In this video I explore the common definition of oversteer. But since that definition is incomplete, I dive deeper into the technical aspects that define oversteer.
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Hey everybody, Matt Covert here again from howtobecomearacecardriver.com and we’re going to talk about oversteer in this video. We just did the understeer video and it was pretty cool so we’re going to keep on going here.
First of all we’re going to talk about the kind of half hearted definition of oversteer that everybody usually uses and then we’re going to hop into the technical definition, which I really like. So let’s get this first one out of the way.
Most people will define oversteer, let me write that down here so we don’t get confused, most people define oversteer as when the rear end loses grip before the front. OK? So you’re going down the track and then all of a sudden your rear end loses grip and then you’re suddenly out this way. And then you’re countersteering, turning in toward the corner, and all that stuff. OK? And that’s partially right but I want to talk about exactly why this happens. Because it’s really important to understand.
So don’t freak out. I know there are a lot of lines here but I’m going to take you through the whole thing so it’s no big deal, alright? Let’s look at this curving line first, the one that goes all the way through the car. This is just the intended path of the vehicle through the corner and we can just mostly ignore that for this example but it’s there just so you know what it is.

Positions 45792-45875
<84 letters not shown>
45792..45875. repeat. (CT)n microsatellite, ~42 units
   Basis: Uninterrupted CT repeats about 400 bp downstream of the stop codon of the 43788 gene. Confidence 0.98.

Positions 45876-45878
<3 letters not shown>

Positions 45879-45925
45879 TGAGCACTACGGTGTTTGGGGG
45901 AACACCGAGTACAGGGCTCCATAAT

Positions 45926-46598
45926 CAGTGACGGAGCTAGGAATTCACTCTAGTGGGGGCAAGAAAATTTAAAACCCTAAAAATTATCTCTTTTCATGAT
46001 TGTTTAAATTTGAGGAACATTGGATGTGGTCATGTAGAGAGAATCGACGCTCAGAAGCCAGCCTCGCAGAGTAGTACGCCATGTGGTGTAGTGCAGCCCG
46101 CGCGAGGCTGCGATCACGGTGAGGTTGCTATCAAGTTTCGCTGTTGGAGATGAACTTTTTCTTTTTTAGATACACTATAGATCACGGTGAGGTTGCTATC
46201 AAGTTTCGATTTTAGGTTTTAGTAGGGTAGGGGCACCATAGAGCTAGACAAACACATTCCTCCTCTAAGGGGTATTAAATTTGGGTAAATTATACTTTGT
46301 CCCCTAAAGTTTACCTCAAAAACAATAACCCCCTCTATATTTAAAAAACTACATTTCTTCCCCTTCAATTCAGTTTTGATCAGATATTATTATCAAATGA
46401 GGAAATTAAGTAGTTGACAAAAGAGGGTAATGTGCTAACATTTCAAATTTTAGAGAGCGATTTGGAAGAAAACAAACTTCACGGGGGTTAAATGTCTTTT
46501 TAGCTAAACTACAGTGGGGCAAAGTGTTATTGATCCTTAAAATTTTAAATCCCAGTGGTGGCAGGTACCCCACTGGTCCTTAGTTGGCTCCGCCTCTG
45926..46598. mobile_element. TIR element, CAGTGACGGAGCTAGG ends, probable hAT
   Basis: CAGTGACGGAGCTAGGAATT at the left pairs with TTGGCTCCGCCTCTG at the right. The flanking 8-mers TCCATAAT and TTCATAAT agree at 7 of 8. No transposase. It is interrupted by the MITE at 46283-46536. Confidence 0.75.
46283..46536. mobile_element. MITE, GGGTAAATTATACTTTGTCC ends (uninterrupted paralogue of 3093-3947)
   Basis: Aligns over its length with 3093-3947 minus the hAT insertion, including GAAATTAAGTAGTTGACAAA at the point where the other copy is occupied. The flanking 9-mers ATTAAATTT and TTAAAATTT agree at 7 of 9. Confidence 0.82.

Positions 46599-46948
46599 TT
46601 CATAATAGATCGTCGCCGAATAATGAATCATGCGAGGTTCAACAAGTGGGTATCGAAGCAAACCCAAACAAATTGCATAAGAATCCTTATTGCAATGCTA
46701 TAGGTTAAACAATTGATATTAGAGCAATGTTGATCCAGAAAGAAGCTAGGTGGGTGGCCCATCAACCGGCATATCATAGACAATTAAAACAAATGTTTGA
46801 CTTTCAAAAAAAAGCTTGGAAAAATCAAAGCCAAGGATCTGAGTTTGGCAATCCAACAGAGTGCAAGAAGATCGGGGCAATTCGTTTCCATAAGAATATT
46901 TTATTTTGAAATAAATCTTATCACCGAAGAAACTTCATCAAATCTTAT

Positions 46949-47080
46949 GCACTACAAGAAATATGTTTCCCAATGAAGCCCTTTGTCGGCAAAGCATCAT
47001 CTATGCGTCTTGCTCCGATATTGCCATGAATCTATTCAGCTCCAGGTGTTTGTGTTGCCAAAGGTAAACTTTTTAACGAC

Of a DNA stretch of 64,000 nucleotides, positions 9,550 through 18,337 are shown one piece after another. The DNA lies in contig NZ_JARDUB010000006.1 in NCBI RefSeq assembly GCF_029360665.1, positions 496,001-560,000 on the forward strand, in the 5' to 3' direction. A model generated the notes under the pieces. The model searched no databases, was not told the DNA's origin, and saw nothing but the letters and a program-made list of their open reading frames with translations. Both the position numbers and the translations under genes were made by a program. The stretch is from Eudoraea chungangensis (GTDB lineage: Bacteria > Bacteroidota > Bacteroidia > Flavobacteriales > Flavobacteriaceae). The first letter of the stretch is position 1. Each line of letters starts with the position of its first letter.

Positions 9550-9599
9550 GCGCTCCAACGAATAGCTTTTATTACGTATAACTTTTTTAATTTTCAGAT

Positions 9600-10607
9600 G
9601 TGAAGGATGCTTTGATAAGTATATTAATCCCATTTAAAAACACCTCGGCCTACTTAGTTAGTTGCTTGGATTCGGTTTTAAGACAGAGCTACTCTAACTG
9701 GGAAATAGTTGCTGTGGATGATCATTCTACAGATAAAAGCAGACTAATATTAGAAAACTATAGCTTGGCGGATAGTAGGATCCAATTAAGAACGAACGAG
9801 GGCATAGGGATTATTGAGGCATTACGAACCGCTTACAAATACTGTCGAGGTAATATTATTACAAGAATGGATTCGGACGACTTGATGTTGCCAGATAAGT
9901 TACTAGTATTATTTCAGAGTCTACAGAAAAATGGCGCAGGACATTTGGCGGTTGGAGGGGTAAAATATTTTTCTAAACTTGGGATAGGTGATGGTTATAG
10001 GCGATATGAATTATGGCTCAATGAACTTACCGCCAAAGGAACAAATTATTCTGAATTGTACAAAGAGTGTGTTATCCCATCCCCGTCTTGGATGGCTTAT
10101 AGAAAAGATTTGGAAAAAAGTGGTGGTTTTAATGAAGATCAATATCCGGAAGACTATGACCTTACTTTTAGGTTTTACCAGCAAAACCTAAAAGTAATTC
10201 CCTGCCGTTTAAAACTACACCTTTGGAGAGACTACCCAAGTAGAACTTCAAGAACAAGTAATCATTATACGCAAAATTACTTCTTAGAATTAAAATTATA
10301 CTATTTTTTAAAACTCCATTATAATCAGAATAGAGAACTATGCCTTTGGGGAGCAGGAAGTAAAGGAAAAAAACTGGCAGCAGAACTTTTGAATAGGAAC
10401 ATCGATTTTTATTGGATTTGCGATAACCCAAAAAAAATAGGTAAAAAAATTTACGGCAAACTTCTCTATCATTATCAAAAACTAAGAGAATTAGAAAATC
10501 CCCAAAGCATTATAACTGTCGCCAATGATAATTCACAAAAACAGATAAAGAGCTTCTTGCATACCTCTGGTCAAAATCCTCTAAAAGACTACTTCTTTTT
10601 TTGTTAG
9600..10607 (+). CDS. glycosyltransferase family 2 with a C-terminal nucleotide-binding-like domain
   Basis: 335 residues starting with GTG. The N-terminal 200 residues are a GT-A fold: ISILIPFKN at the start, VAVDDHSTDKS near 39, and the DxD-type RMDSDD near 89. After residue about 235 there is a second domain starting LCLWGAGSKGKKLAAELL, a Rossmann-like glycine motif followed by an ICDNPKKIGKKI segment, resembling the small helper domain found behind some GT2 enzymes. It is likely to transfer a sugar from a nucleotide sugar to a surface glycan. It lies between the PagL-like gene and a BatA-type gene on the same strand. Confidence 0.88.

And the rest of these things are things we’ve already talked about. This is the front slip angle which of course you know that is the difference between where the vehicle is headed and where the front wheel is pointed. The difference is the slip angle, no big deal. OK?
This center line here represents the direction the chassis is pointing. And this other line which intersects that center line represents which way the entire chassis is moving. And the difference between those two is the yaw angle. Again we talked about that. No big deal.
And then the last component is the rear slip angle, which is, much like the front, the direction the wheel is pointed versus the direction the wheel is traveling. And the difference is just the rear slip angle.
Alright, so when we’re talking about oversteer, oh let me back up. I’m going to write some numerical values in here real quick. So we’ll just say ten degree front, and fourteen degree yaw, and we’ll say sixteen degree rear slip angle.
OK? The technical definition of oversteer is when the rear tires have a larger slip angle than the front tires. Alright? And you can see that this example produces a yaw angle of fourteen degrees, which is significant. OK? This vehicle is obviously in a drift and needs to be corrected. Alright?
Now it would be a little more accurate I guess if these front tires were pointed a little straighter, but just for the sake of being able to view the slip angle I kind of made them a little more crazy, alright?
So the technical definition: rear slip angle larger than the front, alright? And this will all come into its own, this will make a lot more sense once we move onto the next video with the, we’re going to do a neutral steer video with a balanced car. But for now it’s important to understand rear slip angle bigger than the front slip angle, that’s the definition of oversteer.
Alright. And I’m just going to end there. And say real quick that I would love if you would subscribe to the YouTube channel. I’ll put a link right up there. Tons of cool technical videos always coming out. You can’t find them anywhere else so go ahead and do that right now, you’ll never miss another one and I’ll be back in a few minutes with a new video.